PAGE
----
Alone about the dark—Forgive me, sweet!

Shall we away!" He roused the steeds; they beat

Their wings chivalrous into the clear air,

Leaving old Sleep within his vapoury lair.

The good-night blush of eve was waning slow,
And Vesper, risen star, began to throe
In the dusk heavens silvery, when they
Thus sprang direct towards the Galaxy.
Nor did speed hinder converse soft and strange-
Eternal oaths and vows they interchange,
In such wise, in such temper, so aloof
Up in the winds, beneath a starry roof,

So witless of their doom, that verily
'T is well nigh past man's search their hearts to see;
Whether they wept, or laugh'd, or grieved, or toy'd—
Most like with joy gone mad, with sorrow cloy'd.

Full facing their swift flight, from ebon streak,
The moon put forth a little diamond peak,
No bigger than an unobserved star,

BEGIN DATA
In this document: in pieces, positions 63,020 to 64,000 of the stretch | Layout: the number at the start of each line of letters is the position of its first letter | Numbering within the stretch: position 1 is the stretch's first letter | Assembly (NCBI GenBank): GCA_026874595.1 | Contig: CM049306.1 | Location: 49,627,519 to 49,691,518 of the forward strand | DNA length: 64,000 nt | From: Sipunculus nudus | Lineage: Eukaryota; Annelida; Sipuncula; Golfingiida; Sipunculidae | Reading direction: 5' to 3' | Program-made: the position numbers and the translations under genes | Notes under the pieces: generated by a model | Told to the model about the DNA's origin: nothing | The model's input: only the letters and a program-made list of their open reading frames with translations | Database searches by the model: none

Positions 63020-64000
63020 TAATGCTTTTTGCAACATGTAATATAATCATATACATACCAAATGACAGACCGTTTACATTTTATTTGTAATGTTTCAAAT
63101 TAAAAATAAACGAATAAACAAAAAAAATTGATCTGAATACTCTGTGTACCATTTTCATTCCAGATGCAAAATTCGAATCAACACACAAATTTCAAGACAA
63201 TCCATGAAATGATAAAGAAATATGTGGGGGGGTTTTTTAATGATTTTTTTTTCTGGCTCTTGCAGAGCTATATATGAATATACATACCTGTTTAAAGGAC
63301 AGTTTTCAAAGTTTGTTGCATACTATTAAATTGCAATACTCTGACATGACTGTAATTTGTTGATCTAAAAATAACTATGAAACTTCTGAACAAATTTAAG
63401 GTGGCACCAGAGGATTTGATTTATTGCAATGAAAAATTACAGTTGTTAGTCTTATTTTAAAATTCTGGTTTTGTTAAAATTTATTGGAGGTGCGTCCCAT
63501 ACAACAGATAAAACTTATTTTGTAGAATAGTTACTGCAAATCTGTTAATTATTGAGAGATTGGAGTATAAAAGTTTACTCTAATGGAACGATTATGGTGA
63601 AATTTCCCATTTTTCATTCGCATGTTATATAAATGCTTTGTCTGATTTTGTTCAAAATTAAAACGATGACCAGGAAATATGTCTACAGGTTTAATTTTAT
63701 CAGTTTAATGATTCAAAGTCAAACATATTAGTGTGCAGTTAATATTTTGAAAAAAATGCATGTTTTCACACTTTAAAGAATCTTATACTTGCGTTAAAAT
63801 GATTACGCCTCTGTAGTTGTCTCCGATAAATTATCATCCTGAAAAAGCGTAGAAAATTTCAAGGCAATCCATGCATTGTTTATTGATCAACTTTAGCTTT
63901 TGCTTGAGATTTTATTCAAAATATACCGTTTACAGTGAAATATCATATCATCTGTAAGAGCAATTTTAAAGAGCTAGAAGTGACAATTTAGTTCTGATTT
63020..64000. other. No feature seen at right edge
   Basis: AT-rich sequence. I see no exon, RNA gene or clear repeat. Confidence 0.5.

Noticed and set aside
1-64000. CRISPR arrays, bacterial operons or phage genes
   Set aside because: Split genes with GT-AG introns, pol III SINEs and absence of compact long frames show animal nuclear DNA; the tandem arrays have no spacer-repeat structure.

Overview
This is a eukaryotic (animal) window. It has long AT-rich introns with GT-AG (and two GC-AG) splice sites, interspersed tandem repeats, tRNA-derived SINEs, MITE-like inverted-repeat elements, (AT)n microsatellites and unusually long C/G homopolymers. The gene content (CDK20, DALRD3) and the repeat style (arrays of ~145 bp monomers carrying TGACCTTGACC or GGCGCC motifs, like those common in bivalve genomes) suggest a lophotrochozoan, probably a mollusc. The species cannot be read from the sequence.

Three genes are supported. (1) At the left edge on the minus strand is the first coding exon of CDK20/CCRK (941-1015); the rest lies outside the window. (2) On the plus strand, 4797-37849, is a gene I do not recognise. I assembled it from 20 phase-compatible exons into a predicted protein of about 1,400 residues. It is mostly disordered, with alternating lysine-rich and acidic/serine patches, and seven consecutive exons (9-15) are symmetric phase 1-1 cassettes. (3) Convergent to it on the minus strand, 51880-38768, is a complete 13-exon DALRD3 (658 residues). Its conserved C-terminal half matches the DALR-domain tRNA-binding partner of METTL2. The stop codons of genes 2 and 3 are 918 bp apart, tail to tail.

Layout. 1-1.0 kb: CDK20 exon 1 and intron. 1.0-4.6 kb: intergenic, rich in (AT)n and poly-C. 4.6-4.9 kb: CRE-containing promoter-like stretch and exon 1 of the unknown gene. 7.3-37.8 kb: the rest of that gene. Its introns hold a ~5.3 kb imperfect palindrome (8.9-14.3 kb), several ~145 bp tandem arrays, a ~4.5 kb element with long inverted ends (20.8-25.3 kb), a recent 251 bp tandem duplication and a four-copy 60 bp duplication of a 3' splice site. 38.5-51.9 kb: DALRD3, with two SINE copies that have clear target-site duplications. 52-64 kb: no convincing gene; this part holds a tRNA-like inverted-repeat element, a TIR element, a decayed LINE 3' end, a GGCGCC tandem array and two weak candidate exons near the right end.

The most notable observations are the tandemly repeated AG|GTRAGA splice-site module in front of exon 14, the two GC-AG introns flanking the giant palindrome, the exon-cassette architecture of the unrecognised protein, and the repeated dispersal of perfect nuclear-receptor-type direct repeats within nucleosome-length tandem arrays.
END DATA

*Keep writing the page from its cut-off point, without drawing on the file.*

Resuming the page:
Or tiny point of fairy scimetar;
Bright signal that she only stoop'd to tie
Her silver sandals, ere deliciously
She bow'd into the heavens her timid head.
Slowly she rose, as though she would have fled,
While to his lady meek the Carian turn'd,
To mark if her dark eyes had yet discern'd
This beauty in its birth—Despair! despair!
He saw her body fading gaunt and spare
In the cold moonshine. Straight he seized her wrist;
It melted from his grasp ; her hand he kiss'd,
And, horror ! kiss'd his own—he was alone.
Her steed a little higher soar'd, and then
Dropt hawk-wise to the earth.

There lies a den,
Beyond the seeming confines of the space
Made for the soul to wander in and trace
Its own existence, of remotest glooms.
Dark regions are around it, where the tombs
Of buried griefs the spirit sees, but scarce
One hour doth linger weeping, for the pierce
Of new-born woe it feels more inly smart:
And in these regions many a venom'd dart
At random flies; they are the proper home
Of every ill : the man is yet to come
Who hath not journey'd in this native hell.
But few have ever felt how calm and well
Sleep may be had in that deep den of all.
There anguish does not sting, nor pleasure pall;
Woe-hurricanes beat ever at the gate,
Yet all is still within and desolate.
Beset with plainful gusts, within ye hear
No sound so loud as when on curtain'd bier
The death-watch tick is stifled. Enter none
Who strive therefore: on the sudden it is won.